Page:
announced a new search offering for mobile devices. The redesigned search experience will free handset users from having to type by including browseable categories. Local mobile search will also integrate with saved Google Maps information on a user's computer.Today, Google
At first glance, this seems to be a great new tool to streamline the flow of information between our online and offline worlds. But how well does Google's new local mobile search work in reality?
On the Google Mobile blog, project manager Joshua Siegel writes about using the search functions on a recent trip to Hawaii. "The new category browse feature made it easy to find a place to rent bicycles for a quick tour of the coastline. I just tapped on 'Entertainment & Recreation' and then 'Bicycles' to execute a search - no typing necessary. When it was time for scuba diving, I didn't see an appropriate category, so I started typing 'SCUBA' in the search box and clicked on a suggestion for 'Scuba Tour Agency.' A few hours later, I was petting a white-tipped reef shark!"
This video from the Google team shows more about how to star certain locations in Google Maps while at a computer and use the different features of local search for mobile:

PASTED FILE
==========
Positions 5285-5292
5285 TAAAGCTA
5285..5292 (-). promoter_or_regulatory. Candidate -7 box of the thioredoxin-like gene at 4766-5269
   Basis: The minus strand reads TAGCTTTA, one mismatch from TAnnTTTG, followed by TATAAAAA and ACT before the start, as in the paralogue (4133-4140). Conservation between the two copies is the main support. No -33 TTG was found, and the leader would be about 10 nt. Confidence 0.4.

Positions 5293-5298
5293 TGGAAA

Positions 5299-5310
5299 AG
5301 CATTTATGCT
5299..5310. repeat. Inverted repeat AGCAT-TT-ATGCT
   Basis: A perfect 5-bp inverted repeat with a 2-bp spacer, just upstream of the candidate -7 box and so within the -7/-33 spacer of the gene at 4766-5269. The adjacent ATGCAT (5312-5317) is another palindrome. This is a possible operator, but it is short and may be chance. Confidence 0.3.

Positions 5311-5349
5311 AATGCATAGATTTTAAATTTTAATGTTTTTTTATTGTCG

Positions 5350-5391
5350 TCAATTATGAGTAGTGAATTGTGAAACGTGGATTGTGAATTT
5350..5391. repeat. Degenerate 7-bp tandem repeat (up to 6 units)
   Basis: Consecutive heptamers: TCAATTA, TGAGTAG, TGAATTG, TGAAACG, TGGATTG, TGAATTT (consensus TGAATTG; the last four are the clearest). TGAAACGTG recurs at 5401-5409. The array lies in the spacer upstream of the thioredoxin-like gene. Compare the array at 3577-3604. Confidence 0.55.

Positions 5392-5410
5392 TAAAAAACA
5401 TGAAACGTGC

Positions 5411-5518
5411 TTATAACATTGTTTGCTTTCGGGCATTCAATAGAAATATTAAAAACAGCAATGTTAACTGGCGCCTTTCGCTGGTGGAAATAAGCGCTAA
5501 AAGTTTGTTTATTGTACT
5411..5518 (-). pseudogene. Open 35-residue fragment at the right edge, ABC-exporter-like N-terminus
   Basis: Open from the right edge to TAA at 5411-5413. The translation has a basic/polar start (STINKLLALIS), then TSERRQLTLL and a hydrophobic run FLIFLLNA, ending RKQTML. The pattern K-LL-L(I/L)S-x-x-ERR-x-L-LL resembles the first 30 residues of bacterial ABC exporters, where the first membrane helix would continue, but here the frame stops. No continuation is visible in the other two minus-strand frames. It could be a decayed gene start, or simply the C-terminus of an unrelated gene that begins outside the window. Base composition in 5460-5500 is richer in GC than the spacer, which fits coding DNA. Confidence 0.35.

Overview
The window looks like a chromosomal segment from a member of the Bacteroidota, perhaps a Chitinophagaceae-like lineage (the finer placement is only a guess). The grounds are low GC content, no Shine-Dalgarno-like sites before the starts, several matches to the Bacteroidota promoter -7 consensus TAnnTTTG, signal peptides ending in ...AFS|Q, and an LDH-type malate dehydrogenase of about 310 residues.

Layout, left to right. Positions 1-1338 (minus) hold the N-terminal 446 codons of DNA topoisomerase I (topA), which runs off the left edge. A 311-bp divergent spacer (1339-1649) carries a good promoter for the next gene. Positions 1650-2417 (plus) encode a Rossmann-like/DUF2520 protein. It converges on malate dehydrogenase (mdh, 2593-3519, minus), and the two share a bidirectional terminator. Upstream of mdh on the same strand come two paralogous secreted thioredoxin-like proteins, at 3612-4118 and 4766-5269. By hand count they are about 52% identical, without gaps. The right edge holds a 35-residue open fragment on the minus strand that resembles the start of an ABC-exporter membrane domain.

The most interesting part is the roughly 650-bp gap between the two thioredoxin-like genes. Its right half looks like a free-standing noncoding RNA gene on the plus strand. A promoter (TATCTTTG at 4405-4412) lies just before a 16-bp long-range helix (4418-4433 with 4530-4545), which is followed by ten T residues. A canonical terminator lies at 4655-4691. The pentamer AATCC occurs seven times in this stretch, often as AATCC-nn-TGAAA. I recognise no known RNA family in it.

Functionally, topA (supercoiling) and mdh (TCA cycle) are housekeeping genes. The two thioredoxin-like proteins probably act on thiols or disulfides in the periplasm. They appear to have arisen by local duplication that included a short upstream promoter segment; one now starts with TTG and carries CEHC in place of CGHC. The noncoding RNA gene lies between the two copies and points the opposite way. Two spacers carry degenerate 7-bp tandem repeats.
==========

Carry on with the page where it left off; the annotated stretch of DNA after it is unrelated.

Sounds great, right?
But when we tried to use Google's local search tab on a mobile device, some of the results we got were strange and disappointing. We were searching for "coffee" and "WiFi" in southeastern Virginia, and the top result was for the Hotel Taj Bengal Kolkat in West Bengal. And although we do enjoy the Cafe de Paris in Monte Carlo, we do not think this was an appropriate second result for local search in Virginia.
When we narrowed our search to just "coffee", we got better results, but who wants just coffee with no WiFi?
Next, we tried browsing the categories, again with mixed results. The ability to access saved and recent searches, however, was stellar and is probably users' best bet for getting around to local businesses while on-the-go.